Reducing Export Risk
Never has there been a time when Incoterms have played a significant role in how goods are sold and transported. Brexit has made these fashionable again and an essential part of the export process to ensure businesses understand the risk and liabilities involved to select the best shipping methods.
Each Incoterms rule specifies:
- The obligations of each party (e.g. who is responsible for services such as transport; import and export clearance etc)
- The point in the journey where risk transfers from the seller to the buyer
All Incoterms are based on the principle that the risk of loss or damage is transferred from the seller to the buyer when the seller has fulfilled the delivery obligation according to the applicable term. It is important to note that this point can be different to the point at which the seller is responsible for paying the carriage to.
Why Agreeing Incoterms® Is Important
A clear understanding as to who is responsible for what part of the process.
- Who organises transport and insurance
- Who obtains shipping documents and export/import licenses
Where and when the seller ‘delivers’ the goods
- Where risk transfers from seller to buyer
Which party is responsible for costs such as transport, packaging, loading and unloading
Transfer of Risk
What Do The Incoterms Mean
Ex Works (EXW) is the Incoterms® 2020 rule used to describe the delivery of goods by the seller at their place of business, normally in their factory, offices or warehouse. The seller does not need to then load items onto a truck or ship, and the remainder of the shipment is the responsibility of the buyer (e.g. overseas shipment and customs duty). EXW is therefore more favourable to the seller as they do not need to worry about the freight once it has left their premises
The FCA (Free Carrier) rule requires the seller to deliver the goods to the buyer or its carrier either at the seller’s premises loaded onto the collecting vehicle or delivered to another premises (typically a forwarder’s warehouse, airport or container terminal) not unloaded from the seller’s vehicle. The seller must carry out any export formalities and the buyer carries out any import formalities.
Carriage Paid To
The CPT (Carriage Paid To) rule requires the seller to deliver the goods to its carrier but does not indicate whether that is either at the seller’s premises loaded onto the collecting vehicle or delivered to another premises not unloaded from the seller’s vehicle. The seller must carry out any export formalities and the buyer carries out any import formalities. It is the seller’s responsibility to contract for carriage and of course the cost of that will be built into the selling price.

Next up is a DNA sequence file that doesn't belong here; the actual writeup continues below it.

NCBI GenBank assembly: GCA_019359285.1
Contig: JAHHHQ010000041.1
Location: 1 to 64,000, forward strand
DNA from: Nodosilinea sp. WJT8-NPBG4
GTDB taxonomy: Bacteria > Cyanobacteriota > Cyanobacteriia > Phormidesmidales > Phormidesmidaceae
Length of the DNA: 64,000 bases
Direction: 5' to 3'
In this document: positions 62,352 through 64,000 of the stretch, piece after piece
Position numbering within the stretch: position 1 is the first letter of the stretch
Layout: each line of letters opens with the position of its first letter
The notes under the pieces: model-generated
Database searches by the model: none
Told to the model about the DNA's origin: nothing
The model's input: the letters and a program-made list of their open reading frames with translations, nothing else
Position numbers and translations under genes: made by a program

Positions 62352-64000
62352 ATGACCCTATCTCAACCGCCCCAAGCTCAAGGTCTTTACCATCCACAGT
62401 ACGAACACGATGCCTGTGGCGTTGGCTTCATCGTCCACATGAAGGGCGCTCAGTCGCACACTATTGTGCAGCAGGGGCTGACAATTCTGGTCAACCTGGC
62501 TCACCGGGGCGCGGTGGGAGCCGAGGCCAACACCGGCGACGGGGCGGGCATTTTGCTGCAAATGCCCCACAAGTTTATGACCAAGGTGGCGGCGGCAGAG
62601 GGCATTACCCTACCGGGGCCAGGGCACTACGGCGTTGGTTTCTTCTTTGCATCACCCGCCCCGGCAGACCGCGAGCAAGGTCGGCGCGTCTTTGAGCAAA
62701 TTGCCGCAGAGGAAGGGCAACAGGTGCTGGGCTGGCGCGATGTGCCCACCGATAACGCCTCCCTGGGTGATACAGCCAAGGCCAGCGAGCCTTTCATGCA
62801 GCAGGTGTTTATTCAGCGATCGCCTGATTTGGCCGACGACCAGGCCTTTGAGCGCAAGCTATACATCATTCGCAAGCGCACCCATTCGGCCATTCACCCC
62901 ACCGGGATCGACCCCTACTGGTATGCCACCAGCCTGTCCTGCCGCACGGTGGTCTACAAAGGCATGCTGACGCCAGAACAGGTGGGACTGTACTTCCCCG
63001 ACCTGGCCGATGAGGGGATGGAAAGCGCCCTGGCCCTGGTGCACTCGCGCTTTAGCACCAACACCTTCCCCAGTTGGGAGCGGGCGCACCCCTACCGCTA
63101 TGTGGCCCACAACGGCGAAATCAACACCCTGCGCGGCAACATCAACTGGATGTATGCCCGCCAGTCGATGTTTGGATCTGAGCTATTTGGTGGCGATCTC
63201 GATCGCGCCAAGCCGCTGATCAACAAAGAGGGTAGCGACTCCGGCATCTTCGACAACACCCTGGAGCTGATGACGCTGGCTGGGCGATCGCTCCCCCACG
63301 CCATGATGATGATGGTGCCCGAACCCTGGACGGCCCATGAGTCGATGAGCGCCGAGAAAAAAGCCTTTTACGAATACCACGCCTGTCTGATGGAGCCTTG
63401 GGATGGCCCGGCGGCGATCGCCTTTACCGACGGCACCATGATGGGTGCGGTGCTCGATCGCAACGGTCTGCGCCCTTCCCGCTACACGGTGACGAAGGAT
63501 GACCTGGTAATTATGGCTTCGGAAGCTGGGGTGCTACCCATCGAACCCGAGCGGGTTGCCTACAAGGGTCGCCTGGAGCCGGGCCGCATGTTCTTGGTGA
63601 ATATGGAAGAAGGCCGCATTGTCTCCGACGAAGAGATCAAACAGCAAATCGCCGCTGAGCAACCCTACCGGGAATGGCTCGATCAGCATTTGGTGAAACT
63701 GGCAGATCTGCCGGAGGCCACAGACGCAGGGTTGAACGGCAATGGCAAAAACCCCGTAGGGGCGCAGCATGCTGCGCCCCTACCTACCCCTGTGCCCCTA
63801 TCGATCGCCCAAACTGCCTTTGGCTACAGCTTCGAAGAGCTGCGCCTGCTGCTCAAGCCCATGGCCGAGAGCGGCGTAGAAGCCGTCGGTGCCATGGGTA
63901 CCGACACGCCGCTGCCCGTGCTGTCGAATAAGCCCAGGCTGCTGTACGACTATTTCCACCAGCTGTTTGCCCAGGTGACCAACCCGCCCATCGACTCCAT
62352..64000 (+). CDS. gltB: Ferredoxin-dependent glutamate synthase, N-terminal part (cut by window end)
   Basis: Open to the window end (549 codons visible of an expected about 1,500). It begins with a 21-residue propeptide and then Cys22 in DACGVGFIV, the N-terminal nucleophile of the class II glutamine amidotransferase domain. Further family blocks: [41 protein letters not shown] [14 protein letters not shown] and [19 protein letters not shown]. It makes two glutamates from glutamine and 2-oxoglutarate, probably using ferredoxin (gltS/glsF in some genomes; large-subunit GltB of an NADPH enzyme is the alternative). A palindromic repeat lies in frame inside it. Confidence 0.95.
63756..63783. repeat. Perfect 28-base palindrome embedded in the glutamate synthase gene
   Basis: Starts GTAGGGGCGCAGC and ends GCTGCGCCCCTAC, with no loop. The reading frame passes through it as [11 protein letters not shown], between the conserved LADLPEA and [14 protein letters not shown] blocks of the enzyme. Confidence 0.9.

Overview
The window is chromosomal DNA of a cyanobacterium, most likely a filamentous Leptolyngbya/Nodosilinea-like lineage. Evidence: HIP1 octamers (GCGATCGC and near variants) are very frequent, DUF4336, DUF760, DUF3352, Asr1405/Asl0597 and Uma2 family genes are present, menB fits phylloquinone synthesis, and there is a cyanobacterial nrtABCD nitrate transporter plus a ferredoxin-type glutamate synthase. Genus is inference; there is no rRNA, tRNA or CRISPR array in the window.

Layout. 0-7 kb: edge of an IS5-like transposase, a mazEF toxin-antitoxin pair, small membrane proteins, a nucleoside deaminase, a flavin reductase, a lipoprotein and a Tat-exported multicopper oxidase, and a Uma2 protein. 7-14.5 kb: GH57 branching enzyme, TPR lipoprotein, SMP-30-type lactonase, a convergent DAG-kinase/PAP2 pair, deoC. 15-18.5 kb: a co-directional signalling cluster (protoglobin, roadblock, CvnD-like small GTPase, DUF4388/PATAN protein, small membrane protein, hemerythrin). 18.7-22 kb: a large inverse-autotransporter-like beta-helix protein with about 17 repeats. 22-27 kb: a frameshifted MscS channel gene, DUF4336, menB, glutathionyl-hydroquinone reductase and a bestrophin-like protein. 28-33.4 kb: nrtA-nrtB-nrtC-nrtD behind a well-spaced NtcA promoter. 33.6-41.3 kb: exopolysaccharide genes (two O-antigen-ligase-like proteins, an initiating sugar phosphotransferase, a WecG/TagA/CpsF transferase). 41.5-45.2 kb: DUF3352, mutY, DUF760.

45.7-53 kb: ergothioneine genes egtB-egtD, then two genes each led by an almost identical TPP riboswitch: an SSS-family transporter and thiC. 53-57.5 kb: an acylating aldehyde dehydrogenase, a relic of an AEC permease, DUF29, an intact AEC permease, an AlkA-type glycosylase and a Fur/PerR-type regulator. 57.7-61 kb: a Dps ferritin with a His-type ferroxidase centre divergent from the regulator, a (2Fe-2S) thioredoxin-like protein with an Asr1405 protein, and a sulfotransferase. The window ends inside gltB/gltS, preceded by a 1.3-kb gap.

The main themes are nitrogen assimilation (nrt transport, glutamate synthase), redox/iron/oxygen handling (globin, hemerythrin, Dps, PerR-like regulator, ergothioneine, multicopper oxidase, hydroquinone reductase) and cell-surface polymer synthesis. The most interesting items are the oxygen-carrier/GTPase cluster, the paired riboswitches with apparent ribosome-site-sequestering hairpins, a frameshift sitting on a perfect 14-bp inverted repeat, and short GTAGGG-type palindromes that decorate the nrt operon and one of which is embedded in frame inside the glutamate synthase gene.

Carriage and Insurance
The CIP rule is similar to CPT with one very important difference. This rule requires the seller to take out maximum insurance cover under Institute Cargo Clauses (A) or (Air) or similar, for the buyer’s risk. The seller must give the buyer any insurance document the buyer will need in case it must claim under that insurance.
Delivered at Place
DAP requires the seller to deliver to a place named by a buyer, typically the buyer’s premises. The buyer is responsible for unloading the means of transport. The seller has to carry out any export formalities and the buyer has to carry out any import formalities. Like with CPT and CIP the seller contracts for carriage and risk transfers only upon delivery which now is at the buyer’s premises. The seller has no obligation to the buyer to insure for its risk.
Delivered at Place Unloaded
This is a new rule for 2020. While it is often stated as simply being a change of name from the previous DAT (Delivered At Terminal) it is in fact just that little bit more. DAT itself was introduced 2010 as an expansion of DEQ (Delivered Ex Quay) to cover any mode of transport. The implication in DAT was that the seller delivered the goods, unloaded, into a terminal whether that be an open area of land such as a container yard or a covered warehouse such as at an airport.
Duty Delivered Paid
DDP functions much like DAP with one most important exception. It is the seller’s obligation to import clear the goods in the buyer’s country and pay any duties and VAT. This rule should be used with great care as the seller might need to be a registered entity both for import and VAT in the buyer’s country, a fairly unlikely scenario. If the seller finds itself unable to be the importer or to be able to recover any VAT paid then the parties should instead contract on DAP terms.
Free Alongside Ship FAS
The FAS (Free Alongside Ship) rule goes back to the days of sailing ships, and requires the seller to place the goods alongside the vessel nominated by the buyer.
Free On Board FOB
FOB (Free on Board) is the most commonly-used trade term but in practice it is used without reference to any version of the Incoterms® rules. In such cases it is then up to the seller and buyer to agree in their contract on what they mean when they use these 3 letters.